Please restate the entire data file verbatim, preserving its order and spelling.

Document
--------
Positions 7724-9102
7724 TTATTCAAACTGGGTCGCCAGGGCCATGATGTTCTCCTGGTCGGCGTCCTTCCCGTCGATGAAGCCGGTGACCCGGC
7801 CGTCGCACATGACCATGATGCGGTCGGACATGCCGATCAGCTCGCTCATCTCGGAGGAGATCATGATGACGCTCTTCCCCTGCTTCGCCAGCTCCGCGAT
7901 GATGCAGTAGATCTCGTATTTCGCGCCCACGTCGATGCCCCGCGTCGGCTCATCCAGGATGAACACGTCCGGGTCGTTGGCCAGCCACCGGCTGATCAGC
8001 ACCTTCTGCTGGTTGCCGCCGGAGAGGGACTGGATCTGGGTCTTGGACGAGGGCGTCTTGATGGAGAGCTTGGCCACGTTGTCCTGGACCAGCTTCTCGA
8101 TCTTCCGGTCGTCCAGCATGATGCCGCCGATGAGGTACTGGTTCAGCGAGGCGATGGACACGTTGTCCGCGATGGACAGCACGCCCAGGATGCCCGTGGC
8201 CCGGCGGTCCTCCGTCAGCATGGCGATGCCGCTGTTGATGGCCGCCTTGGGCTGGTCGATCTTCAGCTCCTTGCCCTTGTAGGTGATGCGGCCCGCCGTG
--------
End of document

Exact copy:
Positions 7724-9102
7724 TTATTCAAACTGGGTCGCCAGGGCCATGATGTTCTCCTGGTCGGCGTCCTTCCCGTCGATGAAGCCGGTGACCCGGC
7801 CGTCGCACATGACCATGATGCGGTCGGACATGCCGATCAGCTCGCTCATCTCGGAGGAGATCATGATGACGCTCTTCCCCTGCTTCGCCAGCTCCGCGAT
7901 GATGCAGTAGATCTCGTATTTCGCGCCCACGTCGATGCCCCGCGTCGGCTCATCCAGGATGAACACGTCCGGGTCGTTGGCCAGCCACCGGCTGATCAGC
8001 ACCTTCTGCTGGTTGCCGCCGGAGAGGGACTGGATCTGGGTCTTGGACGAGGGCGTCTTGATGGAGAGCTTGGCCACGTTGTCCTGGACCAGCTTCTCGA
8101 TCTTCCGGTCGTCCAGCATGATGCCGCCGATGAGGTACTGGTTCAGCGAGGCGATGGACACGTTGTCCGCGATGGACAGCACGCCCAGGATGCCCGTGGC
8201 CCGGCGGTCCTCCGTCAGCATGGCGATGCCGCTGTTGATGGCCGCCTTGGGCTGGTCGATCTTCAGCTCCTTGCCCTTGTAGGTGATGCGGCCCGCCGTG